Friday, December 17, 2004


Image Hosted by ImageShack.usMichael Mann's latest thriller, released on DVD this Tuesday, seems more of a recollection of his past successes, rather than anything new. Given the premise, and the director, one would expect an edgy, well-shot, and most importantly original work. Sadly, what starts as an electrifying, suspenseful film begins losing speed at the halfway point, and by the end feels like it is lurching to a finish in the most formulaic of manners.

The movie boasts three big stars, Tom Cruise as the icy hit-man Vincent, Jaime Foxx as Max the cabbie with big dreams but lacking the drive (no pun intended) to make them happen, and Mann himself, veteran writer and director of crime thrillers on both the big and small screen. All three have reputations as well as lofty expectations, and all three fall short of the performances they could have given in the film.

You can't blame Cruise and Fox for the lack of intensity in their acting, because despite their best efforts, the dialogue they're given is far too contrived and often wildly out of place. The juxtaposition between Vincent's threats of death in order to retain Max as his personal chauffeur for the night and his seemingly legitimate concern for the well-being of his driver just doesn't work. There's no middle ground between the two, and without it and any kind of motivation for the alternation between those modes, the screenplay can seem downright schizophrenic.

The disappointment at the lackluster dialogue is exacerbated by the extremely well-written conversation between Jada Pinket-Smith (as the high-powered prosecutor) and Foxx in the first twenty minutes of the movie. Lines flirtatiously dart back and forth between the two, and their potency rests in the unspoken fact that the driver and the passenger are from such different worlds that despite their dalliance, there can be no real future for the two characters.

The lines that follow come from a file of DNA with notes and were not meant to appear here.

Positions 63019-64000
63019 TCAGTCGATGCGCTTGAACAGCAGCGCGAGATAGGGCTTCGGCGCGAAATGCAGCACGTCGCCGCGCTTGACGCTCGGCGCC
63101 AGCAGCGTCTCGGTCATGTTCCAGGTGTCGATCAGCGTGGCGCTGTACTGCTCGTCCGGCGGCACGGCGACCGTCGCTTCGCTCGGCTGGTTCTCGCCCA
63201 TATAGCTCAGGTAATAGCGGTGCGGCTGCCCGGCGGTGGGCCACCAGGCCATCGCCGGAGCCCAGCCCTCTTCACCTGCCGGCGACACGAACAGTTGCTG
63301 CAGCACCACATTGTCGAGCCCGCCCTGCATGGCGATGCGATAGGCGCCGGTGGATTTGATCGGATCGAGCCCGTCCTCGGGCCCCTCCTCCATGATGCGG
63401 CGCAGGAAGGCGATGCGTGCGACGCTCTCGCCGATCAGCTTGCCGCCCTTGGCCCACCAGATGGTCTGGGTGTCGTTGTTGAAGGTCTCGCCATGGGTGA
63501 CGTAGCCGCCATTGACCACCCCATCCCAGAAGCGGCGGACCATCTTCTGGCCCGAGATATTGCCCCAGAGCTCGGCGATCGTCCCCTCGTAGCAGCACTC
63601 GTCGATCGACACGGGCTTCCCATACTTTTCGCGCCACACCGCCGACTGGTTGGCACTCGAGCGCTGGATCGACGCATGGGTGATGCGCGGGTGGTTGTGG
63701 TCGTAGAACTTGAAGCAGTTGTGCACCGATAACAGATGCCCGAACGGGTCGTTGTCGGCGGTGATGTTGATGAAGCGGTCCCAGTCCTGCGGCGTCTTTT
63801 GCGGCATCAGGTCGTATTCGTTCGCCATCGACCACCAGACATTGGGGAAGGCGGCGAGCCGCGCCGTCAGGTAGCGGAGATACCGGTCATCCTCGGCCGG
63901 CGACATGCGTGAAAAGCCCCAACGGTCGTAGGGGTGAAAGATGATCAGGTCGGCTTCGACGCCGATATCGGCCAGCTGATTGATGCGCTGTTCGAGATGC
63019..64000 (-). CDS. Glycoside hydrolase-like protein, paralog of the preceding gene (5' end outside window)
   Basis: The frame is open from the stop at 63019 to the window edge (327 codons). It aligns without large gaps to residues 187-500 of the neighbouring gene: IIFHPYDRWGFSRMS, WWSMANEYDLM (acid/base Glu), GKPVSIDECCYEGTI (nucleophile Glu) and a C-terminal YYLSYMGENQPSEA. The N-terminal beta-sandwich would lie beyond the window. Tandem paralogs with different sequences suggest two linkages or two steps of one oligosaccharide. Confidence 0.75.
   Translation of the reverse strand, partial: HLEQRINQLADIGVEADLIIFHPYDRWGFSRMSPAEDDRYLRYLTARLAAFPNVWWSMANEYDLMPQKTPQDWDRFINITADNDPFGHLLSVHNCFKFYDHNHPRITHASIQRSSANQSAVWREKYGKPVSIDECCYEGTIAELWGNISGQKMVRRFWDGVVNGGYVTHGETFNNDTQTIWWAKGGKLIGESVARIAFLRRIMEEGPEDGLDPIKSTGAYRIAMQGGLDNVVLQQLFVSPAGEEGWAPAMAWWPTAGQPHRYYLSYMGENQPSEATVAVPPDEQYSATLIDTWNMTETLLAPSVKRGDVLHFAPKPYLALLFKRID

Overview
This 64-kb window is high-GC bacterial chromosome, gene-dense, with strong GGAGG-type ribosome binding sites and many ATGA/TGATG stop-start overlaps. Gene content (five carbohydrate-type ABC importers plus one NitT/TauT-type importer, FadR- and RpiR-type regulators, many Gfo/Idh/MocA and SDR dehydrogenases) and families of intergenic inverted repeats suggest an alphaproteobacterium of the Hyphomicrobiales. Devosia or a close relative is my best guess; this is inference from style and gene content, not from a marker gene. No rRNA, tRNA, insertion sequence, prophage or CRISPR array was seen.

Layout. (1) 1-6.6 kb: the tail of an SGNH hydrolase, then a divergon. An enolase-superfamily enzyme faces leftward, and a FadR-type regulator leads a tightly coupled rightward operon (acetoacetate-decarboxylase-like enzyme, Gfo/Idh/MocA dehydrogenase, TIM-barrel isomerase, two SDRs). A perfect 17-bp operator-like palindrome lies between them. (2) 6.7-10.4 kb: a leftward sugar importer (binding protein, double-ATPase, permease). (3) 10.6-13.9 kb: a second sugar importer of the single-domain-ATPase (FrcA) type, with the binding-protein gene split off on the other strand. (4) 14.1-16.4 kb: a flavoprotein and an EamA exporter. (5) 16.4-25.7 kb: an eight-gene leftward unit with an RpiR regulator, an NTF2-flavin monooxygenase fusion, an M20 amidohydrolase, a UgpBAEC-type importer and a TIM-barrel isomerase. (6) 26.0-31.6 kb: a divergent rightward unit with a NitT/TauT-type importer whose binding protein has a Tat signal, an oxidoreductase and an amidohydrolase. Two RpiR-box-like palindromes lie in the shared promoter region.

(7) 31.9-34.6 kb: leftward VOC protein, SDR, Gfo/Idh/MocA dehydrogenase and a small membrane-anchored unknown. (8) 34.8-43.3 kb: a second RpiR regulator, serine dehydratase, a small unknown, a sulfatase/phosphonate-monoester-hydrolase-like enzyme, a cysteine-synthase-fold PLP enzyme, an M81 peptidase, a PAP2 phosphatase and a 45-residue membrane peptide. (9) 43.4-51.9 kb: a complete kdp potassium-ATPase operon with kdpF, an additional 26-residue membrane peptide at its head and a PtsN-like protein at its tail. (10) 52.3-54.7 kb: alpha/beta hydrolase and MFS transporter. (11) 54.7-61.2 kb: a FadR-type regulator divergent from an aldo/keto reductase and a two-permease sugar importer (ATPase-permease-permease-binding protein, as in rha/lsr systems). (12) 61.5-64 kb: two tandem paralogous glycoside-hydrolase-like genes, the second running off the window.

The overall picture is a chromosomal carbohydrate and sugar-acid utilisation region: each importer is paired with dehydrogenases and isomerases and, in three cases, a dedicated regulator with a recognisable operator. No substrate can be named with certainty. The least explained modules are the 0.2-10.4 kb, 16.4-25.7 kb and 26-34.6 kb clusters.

Mann would have been smart to use Smith's character as a way to flesh out his protagonist -- giving him a reason to make it through the night -- but instead the writer/director falls prey to formulaic thriller doctrine that she must of course come back into the plot at the film's end. As the two story-lines overlap in a most expected way, Mann's movie takes its final step out of the realm of the interesting and into that of the mediocre and predictable.

Through all the excitement -- of which there truly is some-- the forced dialogue, and the predictable outcome, there is one moment where Michael Mann's genius flashes quickly on screen. Right before the film heads towards a disappointing end, Max has to stop the cab short in front of a family of coyotes crossing the street. Their eyes glow in the headlights as they pass, and Mann beautifully pulls out all music and ambient noise from the soundtrack, leaving Max, Vincent and the audience in absolute silence and with the realization that there is no barrier -- physical or otherwise -- between L.A.'s civilization and the wild beyond its borders. It is therefore quite telling that just as the moment happens, however, the music track comes back in and becomes a terribly grating and out-of-place alternative rock song that left me wanting to press the mute button on my set.

Collateral is the story of what could have been. Perhaps a more interesting version could be made if the viewer watches the first half, and then turns it off. Honestly, if the average audience member can think up a better ending to the film, couldn't the seasoned Mann?